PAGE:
n 1954, four years after George Orwell’s premature death from tuberculosis, his friend Christopher Hollis recalled: “One of the most interesting and deepest of Orwell’s beliefs was his belief in the profound evil of contraception.” Near the end of his life, Orwell expressed the view that even the Catholic teaching on “the safe period” was too lax. He thought, according to Hollis, “that people who desired intercourse without desiring children were guilty of a profound lack of faith in life, and that a generation which slipped into the way of thinking such a desire legitimate was inevitably damned.”
Orwell was an awkward character during his lifetime, too independent to fit into anybody else’s ideology. In death, he has proved slightly easier to manipulate, because commentators can simply ignore his more inconvenient opinions. But though Orwell’s antipathy to birth control has been largely overlooked, it is far from incidental to his worldview. Take his poem “St Andrew’s Day, 1935,” a grim sketch of anxious, helpless wage slaves in thrall to
The lord of all, the money-god,
Who rules us blood and hand and brain,
Who gives the roof that stops the wind,
And, giving, takes away again.
The money-god of capitalism strips human life of its color, limiting “our thoughts, our dreams.” Only in the last stanza, however, is his malevolence fully revealed:
Who binds with chains the poet’s wit,
The navvy’s strength, the soldier’s pride,
And lays the sleek, estranging shield
Between the lover and his bride.
Whether or not the “sleek, estranging shield” is the first reference to a condom in English poetry, as has been suggested, it is surely one of the bleakest. Some Catholic thinkers have articulated the Church’s teaching by describing contraception as a kind of doublethink: While the body language of sex says, “I give myself to you completely,” birth control adds: “But on second thought, I won’t give this.” Strange as it may seem (given Orwell’s disdain for Catholicism), there is a similar intuition in that three-word phrase. A shield may offer “protection,” but it is also an object that one only takes to a fight. The word hints at a contest between man and woman, perhaps some hidden mutual exploitation. Without naming any specific wrong, the word “sleek” cannot be read as wholly innocent: It implies suspicion, an uncertain feeling that one is being deceived. By such means the money-god turns lovers into strangers.
These closing lines are well above the usual standard of Orwell’s generally forgettable poetry. Orwell was evidently pleased with them, since he gave them a major role in his third novel, Keep the Aspidistra Flying, published the following year. Gordon Comstock, the main character, spends much of the novel composing the poem, but he finds the last two lines only after an argument with his girlfriend Rosemary. She won’t sleep with him because he won’t use contraception: “I can’t have a baby, can I?” she protests. Gordon bitterly blames “the money-god”: “You say you ‘can’t’ have a baby. . . . You mean you daren’t; because you’d lose your job and I’ve got no money and all of us would starve.” Contraception turns out to be the ultimate example of how capitalism ruins everything, by making the “estranging shield” seem normal and indispensable. Gordon concludes: “This birth-control business! It’s just another way they’ve found out of bullying us.”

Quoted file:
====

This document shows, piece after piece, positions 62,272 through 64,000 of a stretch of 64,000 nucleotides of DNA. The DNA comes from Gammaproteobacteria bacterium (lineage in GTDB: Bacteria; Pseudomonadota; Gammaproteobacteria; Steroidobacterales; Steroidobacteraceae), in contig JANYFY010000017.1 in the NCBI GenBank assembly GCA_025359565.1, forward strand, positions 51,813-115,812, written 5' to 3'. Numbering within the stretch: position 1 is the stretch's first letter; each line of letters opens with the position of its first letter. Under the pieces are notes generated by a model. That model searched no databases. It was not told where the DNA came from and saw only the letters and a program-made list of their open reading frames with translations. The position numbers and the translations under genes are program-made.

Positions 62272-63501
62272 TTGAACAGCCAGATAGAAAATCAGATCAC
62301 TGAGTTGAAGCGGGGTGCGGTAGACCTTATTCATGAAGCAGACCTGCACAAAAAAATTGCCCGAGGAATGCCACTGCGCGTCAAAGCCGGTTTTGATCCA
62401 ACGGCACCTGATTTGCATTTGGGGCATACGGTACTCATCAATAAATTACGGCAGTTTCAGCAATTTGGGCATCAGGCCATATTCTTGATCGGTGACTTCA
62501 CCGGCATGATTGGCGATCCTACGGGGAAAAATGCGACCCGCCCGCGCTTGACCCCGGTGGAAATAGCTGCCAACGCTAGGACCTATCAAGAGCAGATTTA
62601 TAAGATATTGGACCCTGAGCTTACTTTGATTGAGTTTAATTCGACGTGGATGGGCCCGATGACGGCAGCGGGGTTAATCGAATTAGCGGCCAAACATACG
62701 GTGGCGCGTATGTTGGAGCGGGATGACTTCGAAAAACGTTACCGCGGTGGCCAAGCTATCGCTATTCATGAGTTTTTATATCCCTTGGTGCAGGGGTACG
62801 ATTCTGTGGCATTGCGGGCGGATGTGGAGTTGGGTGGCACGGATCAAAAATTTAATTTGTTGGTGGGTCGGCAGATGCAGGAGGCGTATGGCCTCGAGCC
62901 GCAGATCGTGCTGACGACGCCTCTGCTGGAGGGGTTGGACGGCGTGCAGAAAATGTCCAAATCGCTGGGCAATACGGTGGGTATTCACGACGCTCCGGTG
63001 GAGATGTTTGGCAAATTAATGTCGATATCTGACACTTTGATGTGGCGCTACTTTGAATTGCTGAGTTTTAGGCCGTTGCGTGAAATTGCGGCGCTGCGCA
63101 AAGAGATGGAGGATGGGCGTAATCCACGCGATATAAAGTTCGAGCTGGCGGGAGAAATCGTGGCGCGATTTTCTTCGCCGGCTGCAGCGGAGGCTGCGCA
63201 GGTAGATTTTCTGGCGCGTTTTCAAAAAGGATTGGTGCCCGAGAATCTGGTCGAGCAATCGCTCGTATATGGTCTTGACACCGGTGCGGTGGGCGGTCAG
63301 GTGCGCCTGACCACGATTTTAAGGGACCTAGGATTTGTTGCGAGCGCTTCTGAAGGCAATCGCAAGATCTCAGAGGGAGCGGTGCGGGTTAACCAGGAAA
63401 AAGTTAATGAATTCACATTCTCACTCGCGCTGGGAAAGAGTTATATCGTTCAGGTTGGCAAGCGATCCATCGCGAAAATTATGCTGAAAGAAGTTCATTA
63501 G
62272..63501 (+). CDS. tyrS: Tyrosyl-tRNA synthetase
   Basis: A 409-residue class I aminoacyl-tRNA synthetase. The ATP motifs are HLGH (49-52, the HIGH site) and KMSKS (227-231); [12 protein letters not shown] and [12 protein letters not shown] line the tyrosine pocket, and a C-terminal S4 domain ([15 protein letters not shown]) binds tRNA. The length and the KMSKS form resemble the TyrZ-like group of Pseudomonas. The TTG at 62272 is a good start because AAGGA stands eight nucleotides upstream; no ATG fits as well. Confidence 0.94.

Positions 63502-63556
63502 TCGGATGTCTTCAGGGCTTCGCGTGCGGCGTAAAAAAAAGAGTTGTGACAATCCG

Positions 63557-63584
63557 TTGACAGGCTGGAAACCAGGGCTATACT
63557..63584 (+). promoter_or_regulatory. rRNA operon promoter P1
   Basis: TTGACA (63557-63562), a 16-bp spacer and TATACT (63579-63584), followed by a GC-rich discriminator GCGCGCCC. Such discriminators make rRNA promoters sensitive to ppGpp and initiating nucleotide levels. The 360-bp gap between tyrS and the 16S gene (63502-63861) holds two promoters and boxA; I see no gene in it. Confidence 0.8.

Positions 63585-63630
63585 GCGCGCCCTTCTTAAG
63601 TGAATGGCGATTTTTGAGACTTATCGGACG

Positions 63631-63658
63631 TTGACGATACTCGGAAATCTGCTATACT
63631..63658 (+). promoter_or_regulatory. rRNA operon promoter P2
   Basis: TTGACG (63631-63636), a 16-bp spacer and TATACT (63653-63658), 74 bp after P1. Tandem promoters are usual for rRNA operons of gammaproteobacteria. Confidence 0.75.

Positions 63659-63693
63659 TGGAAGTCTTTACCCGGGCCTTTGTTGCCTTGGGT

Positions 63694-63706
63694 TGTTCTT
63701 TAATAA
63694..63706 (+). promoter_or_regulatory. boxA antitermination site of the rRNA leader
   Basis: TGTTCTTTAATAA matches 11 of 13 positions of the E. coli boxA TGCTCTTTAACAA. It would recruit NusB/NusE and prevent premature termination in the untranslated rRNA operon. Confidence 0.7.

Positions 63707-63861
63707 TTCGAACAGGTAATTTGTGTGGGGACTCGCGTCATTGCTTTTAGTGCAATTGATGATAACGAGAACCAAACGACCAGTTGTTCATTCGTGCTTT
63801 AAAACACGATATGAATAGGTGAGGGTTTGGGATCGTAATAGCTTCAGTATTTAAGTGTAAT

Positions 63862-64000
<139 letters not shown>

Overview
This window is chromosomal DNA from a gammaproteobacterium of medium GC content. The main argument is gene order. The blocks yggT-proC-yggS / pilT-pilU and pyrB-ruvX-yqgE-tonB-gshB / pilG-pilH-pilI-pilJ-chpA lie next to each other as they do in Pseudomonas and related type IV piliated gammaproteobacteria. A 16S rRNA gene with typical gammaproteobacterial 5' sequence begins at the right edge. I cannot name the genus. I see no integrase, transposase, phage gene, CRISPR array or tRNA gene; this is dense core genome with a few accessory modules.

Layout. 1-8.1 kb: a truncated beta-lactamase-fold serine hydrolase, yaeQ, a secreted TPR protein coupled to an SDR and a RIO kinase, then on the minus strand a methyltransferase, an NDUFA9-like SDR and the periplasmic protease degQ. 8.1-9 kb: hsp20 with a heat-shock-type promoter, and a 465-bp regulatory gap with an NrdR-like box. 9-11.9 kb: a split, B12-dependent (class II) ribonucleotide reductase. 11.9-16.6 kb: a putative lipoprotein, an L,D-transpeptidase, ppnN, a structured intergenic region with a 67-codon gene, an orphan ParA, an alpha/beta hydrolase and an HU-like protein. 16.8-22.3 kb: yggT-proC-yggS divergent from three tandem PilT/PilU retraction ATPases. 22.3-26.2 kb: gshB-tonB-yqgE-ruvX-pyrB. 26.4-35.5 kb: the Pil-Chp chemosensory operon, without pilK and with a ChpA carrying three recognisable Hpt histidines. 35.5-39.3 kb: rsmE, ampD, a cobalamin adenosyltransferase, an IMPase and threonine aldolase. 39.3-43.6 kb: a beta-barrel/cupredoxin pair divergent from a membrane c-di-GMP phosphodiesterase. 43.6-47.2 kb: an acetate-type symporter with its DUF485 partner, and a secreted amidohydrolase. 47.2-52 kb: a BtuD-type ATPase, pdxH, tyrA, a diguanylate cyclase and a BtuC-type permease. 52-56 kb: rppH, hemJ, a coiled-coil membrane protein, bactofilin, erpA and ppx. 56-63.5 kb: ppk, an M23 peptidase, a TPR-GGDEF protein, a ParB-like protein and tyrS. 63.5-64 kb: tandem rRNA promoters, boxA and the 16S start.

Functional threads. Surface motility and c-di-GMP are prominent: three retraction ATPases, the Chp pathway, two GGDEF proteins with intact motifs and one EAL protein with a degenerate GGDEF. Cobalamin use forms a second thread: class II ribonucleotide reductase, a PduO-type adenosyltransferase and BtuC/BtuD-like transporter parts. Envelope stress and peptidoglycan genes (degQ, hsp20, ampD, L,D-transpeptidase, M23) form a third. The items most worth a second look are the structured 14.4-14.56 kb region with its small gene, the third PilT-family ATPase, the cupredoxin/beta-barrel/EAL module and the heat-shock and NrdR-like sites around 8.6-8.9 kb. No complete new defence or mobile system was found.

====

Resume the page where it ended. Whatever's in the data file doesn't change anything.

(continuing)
“They” stands for Orwell’s collection of villains: Stalin and Hitler and Big Brother, but also newspaper proprietors and communist fellow travelers and prissy ideological literary critics and the bigots at the European Club in Burmese Days and the sadistic schoolmistress Mrs. Creevy in A Clergyman’s Daughter and . . . The breadth of Orwell’s prejudices, combined with his utter incapacity for systematic thought, can be one of his most maddening traits. But there was sometimes great wisdom in his prejudices, and “they” did have something in common. To understand what it was, we must first jettison a common image of Orwell as a purely political or activist writer. Cyril Connolly helped to establish this image with his celebrated joke that Orwell “could not blow his nose without moralising on conditions in the handkerchief industry.” Connolly thought that Orwell “reduced everything to politics”; but Orwell’s politics carried him far beyond ideologies, movements, wars, and elections. Even when talking about these things, he was defending something else.